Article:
But suppose you increase the winner’s share to, say, $176,000 per player. That’s double what the Baltimore Ravens took home from the Super Bowl last year. Think you could find 86 guys to bring it for that amount?

For the fans, the Pro Bowl would be more fun than a flea flicker all of a sudden. Maybe the AFC-NFC rivalry would heat up a bit. Television ratings would spike considerably. Sponsors would stiff-arm each other to get a piece of the action.

For the players, the game would be the ultimate test of their manhood. Know how guys like to beat their chests when they make tackles 25 yards downfield and their teams three touchdowns behind? Well, this would be a gold-plated chance for them to put their mouths where the money was. Sure, a few would hold out for guaranteed money, but how would you like to branded as a guy who wimped out on his conference?

The real competitors would find it difficult if not impossible to leave all that green on the field.

“Know that Aston Martin that we looked at the other day, honey? Well, I bought it with the Pro Bowl money! So good luck, sweetie, we’re accounting on you . . .!”

The only other option is a Wayback Machine, as far as I can tell. Because believe it or not, there was a time when pride and commitment didn’t have price tags. And, no, the players didn’t wear leather helmets, either.
They were future Hall of Famers such as Gino Marchetti, one of the greatest Baltimore Colts of them all.

Marchetti was among the most dominant and respected defensive ends of his time, not dirty or vindictive in any way, but a different man emerged from the 1964 NFL Championship Game. The Browns had their way with the Colts in Cleveland, 27-0, and Gino the Giant was still hacked off about it days later. In the final minute, while the locals had begun to celebrate on the field, the referees were ready to call it a game. According to Marchetti, however, Browns quarterback Frank Ryan would have none of it and insisted that the final seconds of the rout be played out.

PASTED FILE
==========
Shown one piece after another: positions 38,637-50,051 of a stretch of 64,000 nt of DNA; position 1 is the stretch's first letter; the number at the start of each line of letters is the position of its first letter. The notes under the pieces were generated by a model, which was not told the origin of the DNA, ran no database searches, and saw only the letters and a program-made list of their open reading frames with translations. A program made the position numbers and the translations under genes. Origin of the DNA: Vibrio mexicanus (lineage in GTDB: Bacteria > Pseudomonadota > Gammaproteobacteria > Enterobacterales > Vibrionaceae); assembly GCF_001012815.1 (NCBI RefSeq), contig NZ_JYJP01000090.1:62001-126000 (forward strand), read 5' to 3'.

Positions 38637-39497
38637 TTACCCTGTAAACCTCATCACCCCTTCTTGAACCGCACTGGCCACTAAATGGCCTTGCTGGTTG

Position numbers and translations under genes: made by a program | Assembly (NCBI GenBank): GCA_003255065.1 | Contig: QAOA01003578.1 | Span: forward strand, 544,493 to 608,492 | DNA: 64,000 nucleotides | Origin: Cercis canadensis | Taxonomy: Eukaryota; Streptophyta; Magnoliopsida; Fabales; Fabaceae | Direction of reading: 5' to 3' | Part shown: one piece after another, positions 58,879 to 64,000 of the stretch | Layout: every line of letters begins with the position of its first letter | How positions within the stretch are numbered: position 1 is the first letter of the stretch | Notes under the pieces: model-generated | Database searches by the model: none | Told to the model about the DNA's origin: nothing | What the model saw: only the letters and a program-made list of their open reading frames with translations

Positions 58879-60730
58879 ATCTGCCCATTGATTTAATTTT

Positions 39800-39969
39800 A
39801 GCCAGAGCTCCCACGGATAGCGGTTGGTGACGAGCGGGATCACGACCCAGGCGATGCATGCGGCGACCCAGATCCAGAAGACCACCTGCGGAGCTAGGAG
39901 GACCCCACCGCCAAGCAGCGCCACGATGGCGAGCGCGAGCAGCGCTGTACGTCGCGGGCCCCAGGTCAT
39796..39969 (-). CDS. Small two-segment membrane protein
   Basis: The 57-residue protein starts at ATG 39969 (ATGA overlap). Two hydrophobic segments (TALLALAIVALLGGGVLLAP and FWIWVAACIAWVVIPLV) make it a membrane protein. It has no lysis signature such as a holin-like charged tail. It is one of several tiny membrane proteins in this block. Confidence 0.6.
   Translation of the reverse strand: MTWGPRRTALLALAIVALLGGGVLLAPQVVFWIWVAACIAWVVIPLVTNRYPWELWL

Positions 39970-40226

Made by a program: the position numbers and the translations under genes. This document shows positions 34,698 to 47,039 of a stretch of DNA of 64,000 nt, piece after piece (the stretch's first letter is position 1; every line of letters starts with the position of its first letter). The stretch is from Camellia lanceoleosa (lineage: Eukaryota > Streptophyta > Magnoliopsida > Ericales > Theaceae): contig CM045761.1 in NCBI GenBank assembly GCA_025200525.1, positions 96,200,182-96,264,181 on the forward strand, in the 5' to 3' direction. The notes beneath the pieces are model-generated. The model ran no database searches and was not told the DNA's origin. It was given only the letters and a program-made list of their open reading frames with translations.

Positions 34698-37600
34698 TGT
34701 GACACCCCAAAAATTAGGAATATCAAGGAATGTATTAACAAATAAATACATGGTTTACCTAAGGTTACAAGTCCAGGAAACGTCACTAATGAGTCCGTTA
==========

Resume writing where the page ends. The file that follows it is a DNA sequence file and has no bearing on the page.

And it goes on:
“I didn’t think to try and rub it in was really fair, to throw a couple more passes when that was it,” Marchetti told Sports Illustrated a few months later. “I didn’t like Ryan’s attitude. I talked too much and said I’d like to get another shot at Ryan.”

Ryan was known to be a loose cannon in more ways than one at times. Not only didn’t the veteran refute the story, but he acknowledged that, in a fit of giddiness, he had informed Marchetti of his desire to throw one more touchdown pass, this one to a well-liked teammate who hadn’t played particularly well that day.

Bad idea.

Two weeks later, Marchetti and his posse chased Ryan around the Los Angeles Coliseum floor until they got their payback. Finally, the quarterback went down and went down hard enough to separate a shoulder in the third quarter. Marchetti wasn’t the guilty party, TV replays confirmed, but there could be no doubt who led the assault. The West won in a rout, and he was about a thousand bucks richer for it, not a bad chunk of change at the time.

This isn’t to suggest the Pro Bowl should be a death match complete with body bags. But wouldn’t it be nice if the players brought some motivation and competitive fire with their sunscreen each year?

Whaddaya say, guys? Bring your A games and plenty of testosterone, and we’ll show you the money. Deal?